Principal Activities Test: When to Compensate
Unique ID: abdb1c66-091f-4a90-89d8-9b95d56eed0b
You may recall a 2014 case: Integrity Staffing Solutions, Inc. v. Busk. Don’t recall? Need a refresher? Wondering why you should care?
2 employees brought a class action lawsuit demanding unpaid wages against Integrity Staffing Solutions, a company that provides warehouse staffing to Amazon.com. The employees claimed that they should’ve been compensated for the time spent waiting for and undergoing security screenings—approximately 25 minutes per day—under the FLSA (Fair Labor Standards Act).
A unanimous decision by the U.S. Supreme Court held that an employee's time spent in security screening before leaving the workplace isn’t an integral and indispensable part of the employee's principal activities.
With your employee’s day full of activities outside of their job duties, this is cause to take a closer look at their “principal activities” and what’s compensable. “Principal activities” are those that are an “integral and indispensable” element of the employees work activities. The more "integral and indispensable" the activity is – the more likely it will be considered compensable. To be considered a principal activity:
- The activity is required by the employer,
- The activity is necessary for the employee to perform his or her duties, and
- The activity primarily benefits the employer.
Types of work-related activities that are generally not found to be compensable include:
- Travel or walking time to or from the actual place where your principal work activities are performed
- Waiting time if you are waiting to engage in work or to start working
- "On-call" time when you need only to respond to a pager or telephone call
- Sleep time for a tour of duty of 24 hours or more when the time is excluded by agreement
- Meal periods when you are relieved of your regular duties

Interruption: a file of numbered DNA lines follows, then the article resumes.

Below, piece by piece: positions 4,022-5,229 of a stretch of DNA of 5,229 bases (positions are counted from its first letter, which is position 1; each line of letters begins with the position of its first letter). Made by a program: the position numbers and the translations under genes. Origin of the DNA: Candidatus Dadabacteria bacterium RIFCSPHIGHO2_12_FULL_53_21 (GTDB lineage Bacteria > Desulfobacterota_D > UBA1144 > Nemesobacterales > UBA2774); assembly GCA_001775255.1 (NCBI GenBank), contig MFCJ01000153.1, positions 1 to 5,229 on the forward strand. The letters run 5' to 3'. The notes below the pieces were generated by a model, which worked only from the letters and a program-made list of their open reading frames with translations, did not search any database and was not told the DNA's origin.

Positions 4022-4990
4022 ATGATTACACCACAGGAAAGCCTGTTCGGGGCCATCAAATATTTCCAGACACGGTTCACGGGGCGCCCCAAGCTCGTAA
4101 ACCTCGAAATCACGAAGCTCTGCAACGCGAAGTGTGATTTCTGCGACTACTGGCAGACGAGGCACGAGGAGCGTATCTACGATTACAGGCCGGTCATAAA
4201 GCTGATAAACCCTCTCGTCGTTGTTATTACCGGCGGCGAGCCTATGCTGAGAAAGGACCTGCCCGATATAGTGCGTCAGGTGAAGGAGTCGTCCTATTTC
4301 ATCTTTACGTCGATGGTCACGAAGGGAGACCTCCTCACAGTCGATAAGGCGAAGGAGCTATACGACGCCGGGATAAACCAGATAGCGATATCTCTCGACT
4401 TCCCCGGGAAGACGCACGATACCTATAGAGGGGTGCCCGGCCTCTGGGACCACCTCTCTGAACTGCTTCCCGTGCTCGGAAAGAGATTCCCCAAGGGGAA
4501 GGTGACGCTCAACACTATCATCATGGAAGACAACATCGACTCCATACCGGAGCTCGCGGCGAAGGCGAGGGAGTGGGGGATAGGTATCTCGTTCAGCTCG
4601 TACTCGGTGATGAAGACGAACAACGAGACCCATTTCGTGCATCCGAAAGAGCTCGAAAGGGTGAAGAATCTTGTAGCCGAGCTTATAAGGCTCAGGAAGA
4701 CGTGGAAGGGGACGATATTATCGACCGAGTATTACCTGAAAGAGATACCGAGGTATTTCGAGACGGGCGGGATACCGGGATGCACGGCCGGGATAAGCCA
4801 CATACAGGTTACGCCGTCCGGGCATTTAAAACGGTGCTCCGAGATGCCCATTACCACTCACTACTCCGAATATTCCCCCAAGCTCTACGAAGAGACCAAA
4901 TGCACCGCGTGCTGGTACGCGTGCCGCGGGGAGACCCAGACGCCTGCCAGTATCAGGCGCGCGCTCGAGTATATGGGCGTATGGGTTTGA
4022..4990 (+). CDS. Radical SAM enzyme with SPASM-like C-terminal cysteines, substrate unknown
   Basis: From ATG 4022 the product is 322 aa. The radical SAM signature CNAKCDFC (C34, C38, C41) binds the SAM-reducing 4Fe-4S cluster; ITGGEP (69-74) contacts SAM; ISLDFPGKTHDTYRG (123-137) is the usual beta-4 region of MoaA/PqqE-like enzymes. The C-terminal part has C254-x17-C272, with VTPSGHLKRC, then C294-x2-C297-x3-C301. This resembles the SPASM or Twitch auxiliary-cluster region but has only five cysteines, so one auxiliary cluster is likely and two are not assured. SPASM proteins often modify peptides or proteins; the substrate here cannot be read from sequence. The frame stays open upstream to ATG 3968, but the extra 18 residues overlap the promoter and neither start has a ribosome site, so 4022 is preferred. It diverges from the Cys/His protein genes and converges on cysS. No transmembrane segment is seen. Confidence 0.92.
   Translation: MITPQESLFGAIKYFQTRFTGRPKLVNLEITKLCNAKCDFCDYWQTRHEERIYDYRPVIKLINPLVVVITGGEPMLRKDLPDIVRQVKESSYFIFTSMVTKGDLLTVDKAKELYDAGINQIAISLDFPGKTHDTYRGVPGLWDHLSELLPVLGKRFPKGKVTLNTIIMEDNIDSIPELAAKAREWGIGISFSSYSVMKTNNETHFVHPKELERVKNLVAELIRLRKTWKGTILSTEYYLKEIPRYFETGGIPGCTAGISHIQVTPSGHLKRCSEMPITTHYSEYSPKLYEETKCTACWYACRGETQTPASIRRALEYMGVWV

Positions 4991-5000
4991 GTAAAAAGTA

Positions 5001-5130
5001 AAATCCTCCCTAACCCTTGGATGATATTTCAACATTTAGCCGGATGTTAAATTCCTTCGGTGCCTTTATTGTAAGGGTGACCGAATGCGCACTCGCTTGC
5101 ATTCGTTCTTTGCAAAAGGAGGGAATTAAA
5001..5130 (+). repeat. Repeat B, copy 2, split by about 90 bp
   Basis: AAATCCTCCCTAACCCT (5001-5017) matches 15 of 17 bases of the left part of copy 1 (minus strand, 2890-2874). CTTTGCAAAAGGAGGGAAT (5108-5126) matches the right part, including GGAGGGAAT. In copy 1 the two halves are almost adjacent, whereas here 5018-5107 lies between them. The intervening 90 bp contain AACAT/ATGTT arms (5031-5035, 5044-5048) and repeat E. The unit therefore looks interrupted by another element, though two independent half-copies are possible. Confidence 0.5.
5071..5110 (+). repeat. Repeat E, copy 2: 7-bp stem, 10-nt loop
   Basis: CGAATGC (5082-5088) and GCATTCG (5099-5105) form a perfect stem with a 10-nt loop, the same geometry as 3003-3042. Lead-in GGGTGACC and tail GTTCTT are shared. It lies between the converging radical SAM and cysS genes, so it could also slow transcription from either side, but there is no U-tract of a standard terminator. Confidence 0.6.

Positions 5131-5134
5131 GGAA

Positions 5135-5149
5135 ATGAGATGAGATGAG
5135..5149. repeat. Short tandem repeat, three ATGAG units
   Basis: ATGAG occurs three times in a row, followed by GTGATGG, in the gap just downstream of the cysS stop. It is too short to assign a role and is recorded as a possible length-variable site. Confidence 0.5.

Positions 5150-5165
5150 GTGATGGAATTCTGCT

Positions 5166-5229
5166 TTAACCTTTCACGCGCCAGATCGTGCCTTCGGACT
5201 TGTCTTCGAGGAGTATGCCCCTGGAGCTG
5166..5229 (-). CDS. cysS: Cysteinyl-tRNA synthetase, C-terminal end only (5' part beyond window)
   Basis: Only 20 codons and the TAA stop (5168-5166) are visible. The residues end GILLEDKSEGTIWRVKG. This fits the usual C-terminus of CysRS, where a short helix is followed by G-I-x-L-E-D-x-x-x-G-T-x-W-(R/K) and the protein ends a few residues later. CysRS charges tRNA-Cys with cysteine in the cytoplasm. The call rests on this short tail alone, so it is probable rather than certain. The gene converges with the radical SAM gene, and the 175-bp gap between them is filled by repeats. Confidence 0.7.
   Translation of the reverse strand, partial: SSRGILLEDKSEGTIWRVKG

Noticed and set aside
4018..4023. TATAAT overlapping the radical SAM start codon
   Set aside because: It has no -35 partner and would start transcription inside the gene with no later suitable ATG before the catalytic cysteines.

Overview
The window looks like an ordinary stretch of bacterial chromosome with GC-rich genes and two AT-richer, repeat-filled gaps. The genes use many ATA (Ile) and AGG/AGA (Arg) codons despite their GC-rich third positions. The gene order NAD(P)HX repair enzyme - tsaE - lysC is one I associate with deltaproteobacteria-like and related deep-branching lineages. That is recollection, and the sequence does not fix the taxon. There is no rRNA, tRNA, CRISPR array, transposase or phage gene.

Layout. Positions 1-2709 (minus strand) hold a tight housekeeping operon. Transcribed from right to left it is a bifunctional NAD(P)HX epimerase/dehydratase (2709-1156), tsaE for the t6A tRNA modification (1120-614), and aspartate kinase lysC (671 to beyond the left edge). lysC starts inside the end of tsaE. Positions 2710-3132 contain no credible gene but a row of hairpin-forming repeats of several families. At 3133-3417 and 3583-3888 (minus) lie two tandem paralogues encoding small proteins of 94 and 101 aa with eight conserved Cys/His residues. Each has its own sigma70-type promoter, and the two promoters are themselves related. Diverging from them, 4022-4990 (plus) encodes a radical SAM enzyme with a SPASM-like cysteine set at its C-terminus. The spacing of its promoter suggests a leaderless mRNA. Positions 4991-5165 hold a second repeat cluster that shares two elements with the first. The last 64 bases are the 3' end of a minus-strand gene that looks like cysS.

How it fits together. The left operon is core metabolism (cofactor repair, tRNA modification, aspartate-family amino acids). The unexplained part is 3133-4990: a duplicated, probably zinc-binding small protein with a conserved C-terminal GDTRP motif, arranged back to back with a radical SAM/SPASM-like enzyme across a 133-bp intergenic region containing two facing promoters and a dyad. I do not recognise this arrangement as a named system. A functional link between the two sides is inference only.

- Time spent waiting in line to punch a time clock
Types of work-related activities that are generally found to be compensable include:
- Principal activities or work directly rated to your principal activities that are performed at home
- Changing clothes or washing activities at the worksite
- Work performed before or after a shift that is "suffered or permitted;" The employer knows or has reason to know that the work is being done
- Periods of inactivity that occur during the workday
- "On-call" time when you are required to remain at or near the worksite
- Sleep time when it’s permitted by the employer or when the tour of duty is more than 24 hours
- Breaks or rest periods of 20 minutes or less
- Meal periods when you are required to work while eating at your desk or worksite
- Travel time that occurs during the workday or is required by your employer
- Time spent waiting for uniforms and instructions
- Fire drills and disaster drills
So what does this look like applied? Here are a few examples that help me understand better:
Employer Mandated Security Check Points (Case of Integrity Staffing vs. Busk)
- In this specific case, the employees were hired to perform duties in the warehouse. The employees could still perform their duties without the employer-mandated security screenings, therefore not compensable.
- Time spent by employees showering and changing clothes is considered an integral and indispensable because the chemicals are toxic,
- Time spent changing into special garments is considered integral and compensable because they’d be unable to perform job duties without the protection.
- Time spent sharpening knives utilized in the assembly line considered integral and indispensable to performing principal activity of meat packing.
The takeaway to minimize risk: any time an employee engages in unique preliminary or post work activities; consider whether or not those activities are compensable under federal and state law.
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